When it comes to selling on Amazon, there are several ways to go about it. Even if you already export items to buyers from abroad using FBA Export, you could tap into entirely new markets. How do you sell your products abroad? Expand internationally on Amazon.
The video below tells you how to expand internationally. It all starts with a unified account. If you have an Amazon.com account, you can sell to international customers in Canada, Mexico, and Brazil. Go to Amazon Global Selling and click the Expand Internationally button to see how.
To take things further, consider opening new Also called an Amazon European Ma… More. These are regular Amazon Seller Central is a portal or a h… More accounts. But you can use them sell to large geographical areas with a single login. Below are the 5 European marketplaces you could list on with a single account. Also note the 4 Asia-Pacific venues.
It’s up to you to decide which unified marketplace would be right for your business model and your customer base. Bear in mind that there’s a fee. So, if you started out selling to Amazon customers in North America, you could now:
- Expand to the European market. It’s the second largest economy, based on nominal GDP (after the USA). It’s also second after China in terms of purchasing power.
- Expand to Japan. It’s the third largest economy in the world and a gateway to the Asia-Pacific market.
Now that you’ve thought about your business model, it’s time to move on to product selection. Think about which items you’d like to sell internationally. Then you need to find a way to migrate your Amazon listings. One option is to do this automatically. Using linked accounts and Build International Listings Tool (BIL) can help.
Next you need to think about outsourcing some of the work you do. The Amazon Service Provider Network puts you in touch with professionals who can take on some tasks for you. Rather than expand your in-house departments, you’d let them run things from abroad. It all starts with filling in a request form.
Browse offers, starting prices, and past experience (completed requests) to find a service that’s right for you. With SPN, you can outsource any service. They handle taxes and regulations, ads for Pay-Per-Click (PPC) ad platform for Amaz… More, and even customer support. Note: you only provide customer service for seller-fulfilled orders.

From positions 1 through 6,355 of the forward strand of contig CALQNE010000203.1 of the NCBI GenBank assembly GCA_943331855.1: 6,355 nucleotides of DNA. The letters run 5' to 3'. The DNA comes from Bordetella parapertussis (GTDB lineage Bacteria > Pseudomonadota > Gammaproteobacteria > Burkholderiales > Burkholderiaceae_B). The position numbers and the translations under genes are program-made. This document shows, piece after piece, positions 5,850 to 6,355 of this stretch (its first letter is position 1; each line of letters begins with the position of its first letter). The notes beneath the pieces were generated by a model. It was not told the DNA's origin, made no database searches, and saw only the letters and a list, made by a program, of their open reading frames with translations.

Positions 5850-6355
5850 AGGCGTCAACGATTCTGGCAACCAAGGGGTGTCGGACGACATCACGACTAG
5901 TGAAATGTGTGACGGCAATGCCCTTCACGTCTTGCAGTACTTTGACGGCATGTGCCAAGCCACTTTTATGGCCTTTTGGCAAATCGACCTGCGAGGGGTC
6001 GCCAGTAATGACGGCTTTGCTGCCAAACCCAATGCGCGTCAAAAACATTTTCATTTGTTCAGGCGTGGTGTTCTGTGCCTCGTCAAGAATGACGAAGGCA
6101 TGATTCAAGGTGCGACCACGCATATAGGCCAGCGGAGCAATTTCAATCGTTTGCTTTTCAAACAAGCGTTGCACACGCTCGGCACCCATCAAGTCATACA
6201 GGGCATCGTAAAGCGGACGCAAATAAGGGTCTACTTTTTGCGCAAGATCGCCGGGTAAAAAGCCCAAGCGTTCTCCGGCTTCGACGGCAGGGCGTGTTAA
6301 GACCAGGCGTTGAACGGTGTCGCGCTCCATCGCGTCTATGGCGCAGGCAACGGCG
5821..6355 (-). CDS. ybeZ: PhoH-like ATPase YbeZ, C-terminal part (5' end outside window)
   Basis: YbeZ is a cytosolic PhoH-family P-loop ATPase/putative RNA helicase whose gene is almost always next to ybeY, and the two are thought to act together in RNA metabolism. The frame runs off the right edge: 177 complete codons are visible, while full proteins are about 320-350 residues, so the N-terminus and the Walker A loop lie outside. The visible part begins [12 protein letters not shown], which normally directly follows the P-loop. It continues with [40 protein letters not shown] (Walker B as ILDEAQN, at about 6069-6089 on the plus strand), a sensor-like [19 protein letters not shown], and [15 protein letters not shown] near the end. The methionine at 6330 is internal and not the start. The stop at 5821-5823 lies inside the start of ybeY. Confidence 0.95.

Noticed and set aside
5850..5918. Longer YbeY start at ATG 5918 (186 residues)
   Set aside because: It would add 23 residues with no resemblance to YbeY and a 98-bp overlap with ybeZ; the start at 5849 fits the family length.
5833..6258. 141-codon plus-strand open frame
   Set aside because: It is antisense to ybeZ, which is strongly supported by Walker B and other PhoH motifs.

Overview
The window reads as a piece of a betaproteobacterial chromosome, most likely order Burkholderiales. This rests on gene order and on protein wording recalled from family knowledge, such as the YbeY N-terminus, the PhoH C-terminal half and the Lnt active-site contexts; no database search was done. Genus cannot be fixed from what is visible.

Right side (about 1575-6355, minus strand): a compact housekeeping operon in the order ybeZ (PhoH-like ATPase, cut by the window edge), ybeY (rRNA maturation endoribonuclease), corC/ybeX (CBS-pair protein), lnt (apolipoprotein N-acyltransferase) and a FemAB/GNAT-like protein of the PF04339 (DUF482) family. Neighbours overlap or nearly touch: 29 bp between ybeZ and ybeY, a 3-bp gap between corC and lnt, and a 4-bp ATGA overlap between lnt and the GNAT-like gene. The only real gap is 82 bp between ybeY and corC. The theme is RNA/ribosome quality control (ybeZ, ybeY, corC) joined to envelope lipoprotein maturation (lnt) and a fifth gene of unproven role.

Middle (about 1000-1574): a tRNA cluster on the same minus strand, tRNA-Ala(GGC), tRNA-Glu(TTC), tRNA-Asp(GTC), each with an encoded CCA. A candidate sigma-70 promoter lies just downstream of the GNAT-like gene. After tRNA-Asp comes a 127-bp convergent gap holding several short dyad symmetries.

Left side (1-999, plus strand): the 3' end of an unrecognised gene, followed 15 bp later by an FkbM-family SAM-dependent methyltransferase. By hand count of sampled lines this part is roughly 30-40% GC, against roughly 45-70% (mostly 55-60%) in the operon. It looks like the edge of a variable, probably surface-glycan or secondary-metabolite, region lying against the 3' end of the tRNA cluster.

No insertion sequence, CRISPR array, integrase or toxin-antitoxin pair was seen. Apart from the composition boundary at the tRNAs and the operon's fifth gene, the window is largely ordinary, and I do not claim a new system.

Now for the hard part: fulfillment. You need to decide between self-fulfillment, FBA, or both. The video below takes you through the main FBA fulfillment options. They apply to unified European account holders.
In a nutshell, it talks about the three Fulfillment by Amazon FBA options:
- Part of the Fulfillment by Amazon… More is for new sellers. You list on the venues you want. You ship to a single fulfillment center. Amazon fulfills orders across borders in exchange for a fee.
- Pan-European FBA is for volume sellers. The merchandise is shipped to Europe and stored close to where Amazon anticipates most orders to be placed. You sell in all 5 European marketplaces. Amazon manages inventory and distributes it as needed. No cross-border fee.
- Part of the Fulfillment by Amazon… More is for sellers who want more control. You list on at least one venue. Then you send items to one or more fulfillment centers, wherever there’s demand for them, at your own expense.
To enroll for these free services, enable listings individually in Seller Central. The tutorial above shows you how. You can also activate ASIN auto-enrolment. That way eligible ASINs are enrolled by default when you create FBA listings.
Expanding after Brexit
Before you start planning for a European expansion, prepare for Brexit. There are 5 Amazon international marketplaces in Europe. After Mar. 29, 2019, the UK will cease to be part of the EU. So, it won’t enjoy the benefits of 40 trade agreements between the EU and other countries. They make trade across the Channel seamless.
The UK could make other trade agreements. But only 4 of the promised 40 agreements have been signed to date. Without them, the UK must comply with WTO trade rules. Tariffs will generally go up and cause trade volumes to decline.
As we mentioned in our Amazon Sellers and Brexit Blues post, business across the Channel will be affected. Some of the short-term changes you can expect to see Post-Brexit are:
- Sellers trading in the EU need to pay VAT upfront at the UK/EU border.
- UK sellers need to request individual VAT refunds from countries they sell to.
- Much more paperwork at the border and long lines.
- Customs delays will lead to higher customs clearance costs.
Whichever way you look at it, PAN-European FBA distribution will be hindered. Cross-border fulfillment fees may rise for EFN subscribers. And sellers who sign up for MCI would need to contend with disruptions and higher costs by themselves.
Amazon will likely manage. But it may gradually reduce the number of items listed on the UK venue and stored in the 17 local fulfillment centers. It may also choose to store fewer products in the UK to avoid higher transportation costs. This would bring storage costs in the UK up.
To sum up, the economic outlook is changing. If you’re interested in boosting your business with international sales, now is the time to act. But if you want to expand to Europe, work on a Brexit contingency plan.
Melanie takes an active interest in all things Amazon. She keeps an eye on the latest developments, and keeps Amazon sellers up to speed